[N II]6584, Hα, [S II]6716,6731, [CaII]7307, and various [Fe II] lines. Its broad spectral
coverage over 0.465 to 0.93µm will allow simultaneous recording of all lines at each position,
providing extremely accurate line ratios for physical diagnostics. For example, the [O
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III]/Hβ ratio is a crucial indicator of fast shocks with speed above 100 km/s, while [S II]
6716/6731, [NII]/[O I], and [SII]/[O I] provide direct estimates of, respectively, the jet
electronic density, ionization fraction and temperature, with much less dependence on the
heating process than ratios involving Hα (e.g. Bacciotti & Eisloeffel 1999). At the same time,
MUSE 's spectral resolution (about 100 km/s) will allow to map the 2D kinematics over the
whole extent of these jets, of typical speeds of 200-500 km/s, to within 10 km/s (line centroid
precision). Finally, MUSE's WFM angular resolution of 0.3–0.4'' will enable to separate
individual emission knots, wiggles, and sideways shocks in the jet beam (cf. Fig. 4-1), which
are otherwise blended in seeing-limited optical studies.
This combination of broad line coverage, kinematics, and high angular resolution over a wide
field of view will represent an outstanding gain in quality and information content over jet
studies with other optical instruments: Wide-field spectro-imaging of HH flows with a FabryPerot (see e.g. Morse et al. 1994) is typically limited to 3 lines only (usually [S II] 6716,6731
and Hα) due to the time overhead for stepping through each line profile, which severely limits
the physical diagnostics and the shock modelling. Furthermore, the line ratios may be affected
by variations in PSF, sky transmission, and instrumental drifts during the scan. Narrow-band
imaging, e.g. with HST, is contaminated by imperfect removal of stellar light and nebular
emission, and does not allow to resolve the [S II] 6716,6731 doublet nor to separate [N II]
from Hα, precluding density and ionization diagnostics. It also does not give any radial
velocity information. Finally, optical spectroimaging with long-slits (eg STIS) is limited to
very narrow jet regions, and clearly cannot cover a large structure such as the HH 47
bowshock, nor probe non-axisymmetric jet features. In addition, uneven slit-illumination
effects introduce spurious gradients that depend on the line and need complex a posteriori
corrections (Bacciotti et al. 2002).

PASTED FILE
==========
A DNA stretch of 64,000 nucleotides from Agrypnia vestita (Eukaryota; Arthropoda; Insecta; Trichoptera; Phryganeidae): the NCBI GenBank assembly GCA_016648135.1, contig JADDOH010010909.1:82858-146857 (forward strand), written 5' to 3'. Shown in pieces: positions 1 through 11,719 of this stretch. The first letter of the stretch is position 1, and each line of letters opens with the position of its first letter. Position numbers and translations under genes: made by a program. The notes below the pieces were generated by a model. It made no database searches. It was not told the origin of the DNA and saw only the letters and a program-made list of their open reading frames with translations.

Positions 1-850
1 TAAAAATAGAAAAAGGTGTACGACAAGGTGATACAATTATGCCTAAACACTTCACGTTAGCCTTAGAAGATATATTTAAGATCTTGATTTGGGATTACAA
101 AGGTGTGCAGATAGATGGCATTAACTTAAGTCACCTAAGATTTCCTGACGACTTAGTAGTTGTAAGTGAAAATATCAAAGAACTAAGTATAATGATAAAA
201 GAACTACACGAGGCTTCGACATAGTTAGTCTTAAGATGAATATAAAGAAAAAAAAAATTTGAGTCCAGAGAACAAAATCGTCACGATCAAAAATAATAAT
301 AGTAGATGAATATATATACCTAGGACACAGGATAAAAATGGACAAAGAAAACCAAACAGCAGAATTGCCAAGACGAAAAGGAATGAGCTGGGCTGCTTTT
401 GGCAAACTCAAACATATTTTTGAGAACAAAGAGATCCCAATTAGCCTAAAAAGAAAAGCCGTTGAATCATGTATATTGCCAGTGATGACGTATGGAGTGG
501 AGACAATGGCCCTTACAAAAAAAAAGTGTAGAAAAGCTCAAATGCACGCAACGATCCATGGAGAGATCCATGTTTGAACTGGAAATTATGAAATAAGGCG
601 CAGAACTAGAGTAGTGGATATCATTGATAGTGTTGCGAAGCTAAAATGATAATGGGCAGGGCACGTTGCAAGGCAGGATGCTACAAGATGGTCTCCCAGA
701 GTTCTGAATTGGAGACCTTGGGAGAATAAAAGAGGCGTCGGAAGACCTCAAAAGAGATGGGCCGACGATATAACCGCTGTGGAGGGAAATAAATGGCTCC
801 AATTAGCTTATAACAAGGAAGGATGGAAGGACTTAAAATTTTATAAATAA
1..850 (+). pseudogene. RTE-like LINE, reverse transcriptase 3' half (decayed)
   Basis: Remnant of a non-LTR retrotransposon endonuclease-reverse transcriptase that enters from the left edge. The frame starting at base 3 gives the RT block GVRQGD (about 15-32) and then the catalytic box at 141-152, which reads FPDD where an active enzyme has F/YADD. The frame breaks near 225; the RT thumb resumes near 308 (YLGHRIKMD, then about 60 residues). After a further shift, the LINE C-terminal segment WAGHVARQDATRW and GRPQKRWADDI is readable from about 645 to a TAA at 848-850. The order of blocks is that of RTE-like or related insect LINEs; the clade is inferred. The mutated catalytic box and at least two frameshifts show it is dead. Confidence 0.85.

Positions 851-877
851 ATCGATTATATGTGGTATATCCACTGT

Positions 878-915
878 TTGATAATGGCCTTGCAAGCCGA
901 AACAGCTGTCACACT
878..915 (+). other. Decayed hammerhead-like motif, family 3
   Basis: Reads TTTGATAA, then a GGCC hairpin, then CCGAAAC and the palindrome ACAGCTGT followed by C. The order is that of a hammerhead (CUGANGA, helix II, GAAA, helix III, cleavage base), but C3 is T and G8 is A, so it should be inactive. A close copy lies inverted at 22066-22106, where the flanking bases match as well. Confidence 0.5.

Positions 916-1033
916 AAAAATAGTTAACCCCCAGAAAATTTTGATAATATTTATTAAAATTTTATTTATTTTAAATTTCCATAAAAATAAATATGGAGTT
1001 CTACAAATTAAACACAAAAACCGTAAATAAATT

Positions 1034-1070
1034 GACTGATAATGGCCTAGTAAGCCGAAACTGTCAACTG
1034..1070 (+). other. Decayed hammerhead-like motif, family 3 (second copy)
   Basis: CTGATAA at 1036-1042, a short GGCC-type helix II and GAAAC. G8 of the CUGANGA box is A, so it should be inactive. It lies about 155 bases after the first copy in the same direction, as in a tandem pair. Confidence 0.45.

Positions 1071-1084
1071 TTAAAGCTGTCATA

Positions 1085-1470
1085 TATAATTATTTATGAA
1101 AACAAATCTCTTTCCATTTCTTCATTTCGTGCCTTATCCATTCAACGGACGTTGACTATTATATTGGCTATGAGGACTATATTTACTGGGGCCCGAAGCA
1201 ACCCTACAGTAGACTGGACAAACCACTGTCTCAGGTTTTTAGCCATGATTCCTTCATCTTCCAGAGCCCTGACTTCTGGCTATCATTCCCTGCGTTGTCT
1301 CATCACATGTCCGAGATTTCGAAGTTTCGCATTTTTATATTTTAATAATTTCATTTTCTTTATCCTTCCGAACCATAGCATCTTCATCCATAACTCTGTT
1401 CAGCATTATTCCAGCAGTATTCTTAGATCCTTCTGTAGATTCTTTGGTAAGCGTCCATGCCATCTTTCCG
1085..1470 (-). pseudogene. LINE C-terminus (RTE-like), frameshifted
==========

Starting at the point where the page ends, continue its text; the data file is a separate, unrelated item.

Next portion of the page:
An original, fundamental contribution of MUSE will thus be to routinely provide the first
complete, accurate set of optical line ratios and line centroids at each position of large-scale
stellar jets, with a resolution of 0.4''. A 1800sec exposure will yield a S/N of 50 per 0.2'' pixel
on an Hα line of surface brightness 10-15, i.e. 10 times weaker than the 3
bright large-scale jets that can be currently studied at high resolution (HH 34, HH 47, HH
111; cf. Fig. 4-1). This unique capability will open a new dimension in the analysis and
modelling of stellar jets, two domains where ESO research is at world-class level.
Major breakthroughs will result on a number of pressing questions, developed in the
following paragraphs.
4.2.1. The magnetic field strength and shock conditions in the jet
An important outcome of MUSE will be to constrain the shock speed, preshock density, and
magnetic field strength as a function of position and velocity in large-scale jets, from
comparison of resolved optical line ratios with grids of atomic shock models (see e.g.
Hartigan, Morse, Raymond 1994). A similar method was used to estimate the magnetic field
in the ambient gas, from seeing-limited studies of large jet bowshocks (e.g. Morse et al.
1992). MUSE will yield the magnetic field strength in the jet, a crucial constraint for MHD
ejection models. Its combined high angular resolution and spectroscopic resolution will be
essential to avoid blending of individual jet knots, which would otherwise bias the line ratios.
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An illustration of this point can be found in Lavalley-Fouquet et al. (2000): While integrated
line ratios at the base of the DG Tau jet could not be modelled with a single shock (Hartigan
et al. 1995), spatially and velocity-resolved lines ratios at 0.4'' resolution obtained with the
OASIS spectro-imager are well fitted with internal shocks of speed of 30-80 km/s and a